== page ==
Instead, Swayze built a reputation as a character scrapper, taking on everyone from invading Russians to Union soldiers and rich kids in Madras shirts — always with a somewhat forbearing, this-hurts-me-more-than-it-hurts-you mien — in the early eighties likes of The Outsiders (alongside Tom Cruise and Matt Dillon), Red Dawn, and the T.V. mini-series North and South. But it was Dirty Dancing that proved he could be a lover and a fighter. “In the film, dance is not so subtly used as a metaphor for sex,” wrote the Philadelphia Inquirer’s movie critic Carrie Rickey, “and, yes, Swayze’s totally buff, but his dance training helps to establish a slow-burn physical rapport on the floor. Look at the attentiveness and focus, his hungry eyes fixed on Jennifer Grey’s, his concentration on her performance. It’s both powerfully romantic and deeply sexy. There’s a moment where he kind of leaps off the stage, and I heard a collective gasp from the audience in the movie theatre. It was like watching Baryshnikov crossed with James Dean.” If Dirty Dancing put Swayze on the romantic-lead map, 1990’s Ghost sent him into the stratosphere. His character, an archetypal loft-living yuppie banker, is murdered early in the film and spends the rest of it as a spirit, desperately trying to communicate with his fiancée (Demi Moore). He seizes his chance, quite literally, when she’s seated at her potter’s wheel, spectrally spooning her as the gooey vessel beneath her trembling hands gets progressively wonkier and the Righteous Brothers’ Unchained Melody swells on the soundtrack. It’s a scene that doesn’t so much flirt with ludicrousness as get well beyond fourth base with it, and it gave birth to a thousand parodies, yet it works, thanks to Swayze’s emotional commitment. He was proud of Ghost, as he told the San Francisco Chronicle in 1990: “I needed to do something that affected the audience in a positive way, made them feel better about their lives and helped them appreciate what they have.”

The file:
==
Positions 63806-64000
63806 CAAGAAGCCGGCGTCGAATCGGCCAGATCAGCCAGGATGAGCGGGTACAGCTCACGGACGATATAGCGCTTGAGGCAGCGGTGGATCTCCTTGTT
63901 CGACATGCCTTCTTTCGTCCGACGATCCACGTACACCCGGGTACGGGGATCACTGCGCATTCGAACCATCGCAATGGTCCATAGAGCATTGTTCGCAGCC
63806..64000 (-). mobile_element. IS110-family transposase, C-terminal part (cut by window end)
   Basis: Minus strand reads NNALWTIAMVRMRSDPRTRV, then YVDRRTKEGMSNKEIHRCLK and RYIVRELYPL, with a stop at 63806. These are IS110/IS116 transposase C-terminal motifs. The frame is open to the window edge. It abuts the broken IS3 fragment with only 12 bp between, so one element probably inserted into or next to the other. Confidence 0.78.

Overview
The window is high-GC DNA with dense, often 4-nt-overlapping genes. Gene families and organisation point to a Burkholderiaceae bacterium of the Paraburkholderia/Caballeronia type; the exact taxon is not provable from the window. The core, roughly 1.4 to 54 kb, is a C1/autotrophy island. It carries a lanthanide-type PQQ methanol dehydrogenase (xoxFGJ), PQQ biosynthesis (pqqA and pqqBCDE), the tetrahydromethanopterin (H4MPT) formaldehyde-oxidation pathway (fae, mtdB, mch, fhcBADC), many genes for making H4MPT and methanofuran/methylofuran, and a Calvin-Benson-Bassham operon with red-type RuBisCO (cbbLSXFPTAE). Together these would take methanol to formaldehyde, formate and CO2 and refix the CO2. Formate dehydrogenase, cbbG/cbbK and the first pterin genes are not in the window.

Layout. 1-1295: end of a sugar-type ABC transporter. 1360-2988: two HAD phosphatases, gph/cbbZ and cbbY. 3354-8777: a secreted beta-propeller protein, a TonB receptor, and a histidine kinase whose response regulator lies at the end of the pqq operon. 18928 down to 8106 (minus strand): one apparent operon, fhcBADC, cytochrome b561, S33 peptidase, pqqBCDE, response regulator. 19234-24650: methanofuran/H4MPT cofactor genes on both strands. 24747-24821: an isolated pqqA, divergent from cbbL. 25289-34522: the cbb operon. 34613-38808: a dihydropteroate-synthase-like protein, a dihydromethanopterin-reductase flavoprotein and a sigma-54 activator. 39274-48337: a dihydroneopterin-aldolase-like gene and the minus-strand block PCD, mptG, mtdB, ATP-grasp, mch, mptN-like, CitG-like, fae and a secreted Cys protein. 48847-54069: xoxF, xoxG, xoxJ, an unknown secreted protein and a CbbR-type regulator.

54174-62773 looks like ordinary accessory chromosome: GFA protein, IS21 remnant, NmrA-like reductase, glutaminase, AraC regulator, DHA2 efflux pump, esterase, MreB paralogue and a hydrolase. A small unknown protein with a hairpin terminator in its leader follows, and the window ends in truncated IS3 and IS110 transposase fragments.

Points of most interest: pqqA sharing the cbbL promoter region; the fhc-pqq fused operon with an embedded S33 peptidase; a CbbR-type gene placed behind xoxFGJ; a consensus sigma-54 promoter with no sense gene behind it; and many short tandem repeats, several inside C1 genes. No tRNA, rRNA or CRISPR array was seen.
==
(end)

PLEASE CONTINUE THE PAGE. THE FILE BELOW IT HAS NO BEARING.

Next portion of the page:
If you want the essence of Swayze, however — that combination of macho swagger and fluid elegance that seems to serve both as affirmation of unreconstructed masculinity and a critique of it — look to Road House and Point Break. In the former he plays John Dalton, a philosophy graduate turned nightclub bouncer who defends a bar in small-town Missouri from a band of local gangsters with a mixture of martial arts chops and Zen restraint, dishing out haikus along with joint locks. In the latter, his blonde-ringleted, skateboarding-surfing, Reagan-masked bank robber is named Bodhi (short for Bodhisattva; Swayze was a student of Buddhism in real life), and his spiritual equilibrium coexists unproblematically with a readiness to kick ass. The final scene, in which Bodhi, cornered by the F.B.I., chooses to submit to the ultimate, unsurfable wave rather than surrender to the law, showcases Swayze’s deranged grandeur at its dizziest height (and surely went on to inspire the whacked-out character of Hansel, the nemesis of Ben Stiller’s Zoolander). Following Swayze’s imperial phase, he popped up in a series of disparate roles — a drag queen in To Wong Foo, a noble doctor in City of Joy, an obnoxious motivational speaker in Donnie Darko — all of which were testament to a restless spirit. “The only plan I have,” he told the Chicago Sun-Times in 1989, “is that every time people have me pegged, I’m going to come out of left field and do something unexpected.” But middlebrow roles in worthy projects didn’t suit his brand of blissed-out absurdity. “Critics rarely praised his acting ability,” noted The New York Times drily. “At best he was commended for his athletic presence and stalwart demeanour.” There was a heroic amount of the latter on show after Swayze was diagnosed with pancreatic cancer in January 2008. Six months later he’d outlived his prognosis and was filmed at an airport, smiling at photographers with that familiar air of preternatural calm, and calling himself “a miracle dude”. He even went through with plans to star in The Beast, a T.V. drama in which he played an undercover F.B.I. agent, filming a complete season while undergoing treatment. “How do you nurture a positive attitude when all the statistics say you’re a dead man?” he inquired in a New York Times interview. “You go to work.” By now his identification with his most indelible characters — those unruffled counterpunchers, who, if they’re going to go down, are going to go down gloriously — was virtually complete. He died in 2009, aged 57, but the surplus measure of joy he brought to his most preposterous roles has proved enduringly infectious. He’s forever purloining the mic and the stage to lead the last dance of the season, ready to transcend cliché and ascend to that higher plane. This article originally appeared in Issue 63 of The Rake.